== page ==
3 years ago

CIDE domains form functionally important higher-order assemblies for DNA fragmentation [Biophysics and Computational Biology]

CIDE domains form functionally important higher-order assemblies for DNA fragmentation [Biophysics and Computational Biology]
Hyun Ho Park, Qi Qiao, Jae Young Choi, Yong-Keun Jung, Yeon-Gil Kim, Chang Min Kim, Se-Hoon Hong, Hao Wu, Jae-Hee Jeong

Cell death-inducing DFF45-like effector (CIDE) domains, initially identified in apoptotic nucleases, form a family with diverse functions ranging from cell death to lipid homeostasis. Here we show that the CIDE domains of Drosophila and human apoptotic nucleases Drep2, Drep4, and DFF40 all form head-to-tail helical filaments. Opposing positively and negatively charged interfaces mediate the helical structures, and mutations on these surfaces abolish nuclease activation for apoptotic DNA fragmentation. Conserved filamentous structures are observed in CIDE family members involved in lipid homeostasis, and mutations on the charged interfaces compromise lipid droplet fusion, suggesting that CIDE domains represent a scaffold for higher-order assembly in DNA fragmentation and other biological processes such as lipid homeostasis.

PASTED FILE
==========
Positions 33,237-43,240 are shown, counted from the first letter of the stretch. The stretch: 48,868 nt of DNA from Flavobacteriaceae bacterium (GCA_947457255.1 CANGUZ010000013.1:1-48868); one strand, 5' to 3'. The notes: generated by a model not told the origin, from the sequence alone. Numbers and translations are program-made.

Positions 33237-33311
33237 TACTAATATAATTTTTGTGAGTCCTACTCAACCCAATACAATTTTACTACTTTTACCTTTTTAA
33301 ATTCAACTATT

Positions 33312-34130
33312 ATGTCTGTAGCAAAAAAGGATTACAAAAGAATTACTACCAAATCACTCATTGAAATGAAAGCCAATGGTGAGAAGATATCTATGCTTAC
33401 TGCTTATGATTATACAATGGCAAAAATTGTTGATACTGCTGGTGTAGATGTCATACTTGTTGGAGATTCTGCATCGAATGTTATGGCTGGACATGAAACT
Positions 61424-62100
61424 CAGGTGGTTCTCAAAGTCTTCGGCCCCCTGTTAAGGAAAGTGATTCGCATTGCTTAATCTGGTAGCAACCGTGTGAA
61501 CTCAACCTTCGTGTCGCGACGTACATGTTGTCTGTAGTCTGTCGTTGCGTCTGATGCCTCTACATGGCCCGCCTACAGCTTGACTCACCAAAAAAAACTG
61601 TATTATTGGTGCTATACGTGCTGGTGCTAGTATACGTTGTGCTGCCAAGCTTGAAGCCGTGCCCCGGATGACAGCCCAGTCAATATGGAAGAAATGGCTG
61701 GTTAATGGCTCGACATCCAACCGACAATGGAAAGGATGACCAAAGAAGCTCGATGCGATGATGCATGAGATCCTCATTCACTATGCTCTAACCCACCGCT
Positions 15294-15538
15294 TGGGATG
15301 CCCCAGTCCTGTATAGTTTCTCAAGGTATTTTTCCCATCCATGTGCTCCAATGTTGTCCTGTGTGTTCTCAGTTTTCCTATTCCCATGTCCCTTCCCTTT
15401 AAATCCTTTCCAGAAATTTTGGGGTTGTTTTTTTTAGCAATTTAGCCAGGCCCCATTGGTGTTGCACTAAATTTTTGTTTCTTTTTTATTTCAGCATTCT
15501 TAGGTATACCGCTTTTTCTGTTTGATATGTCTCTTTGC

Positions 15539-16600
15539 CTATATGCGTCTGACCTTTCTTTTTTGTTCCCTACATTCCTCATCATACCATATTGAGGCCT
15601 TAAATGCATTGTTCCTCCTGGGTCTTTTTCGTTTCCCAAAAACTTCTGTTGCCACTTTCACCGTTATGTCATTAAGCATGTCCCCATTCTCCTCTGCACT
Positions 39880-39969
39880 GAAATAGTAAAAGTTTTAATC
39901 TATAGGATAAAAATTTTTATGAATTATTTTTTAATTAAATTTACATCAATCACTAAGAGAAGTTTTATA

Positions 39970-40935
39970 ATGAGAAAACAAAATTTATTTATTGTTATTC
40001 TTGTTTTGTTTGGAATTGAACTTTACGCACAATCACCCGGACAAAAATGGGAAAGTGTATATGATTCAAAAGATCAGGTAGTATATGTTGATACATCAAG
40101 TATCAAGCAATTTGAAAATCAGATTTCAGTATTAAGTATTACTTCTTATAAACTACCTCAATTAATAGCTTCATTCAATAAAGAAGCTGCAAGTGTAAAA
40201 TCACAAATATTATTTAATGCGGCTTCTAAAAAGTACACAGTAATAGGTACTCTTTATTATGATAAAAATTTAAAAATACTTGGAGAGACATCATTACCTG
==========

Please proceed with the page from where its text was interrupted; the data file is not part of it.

You might also like
Discover & Discuss Important Research

Keeping up-to-date with research can feel impossible, with papers being published faster than you'll ever be able to read them. That's where Researcher comes in: we're simplifying discovery and making important discussions happen. With over 19,000 sources, including peer-reviewed journals, preprints, blogs, universities, podcasts and Live events across 10 research areas, you'll never miss what's important to you. It's like social media, but better. Oh, and we should mention - it's free.

  • Download from Google Play
  • Download from App Store
  • Download from AppInChina

Researcher displays publicly available abstracts and doesn’t host any full article content. If the content is open access, we will direct clicks from the abstracts to the publisher website and display the PDF copy on our platform. Clicks to view the full text will be directed to the publisher website, where only users with subscriptions or access through their institution are able to view the full article.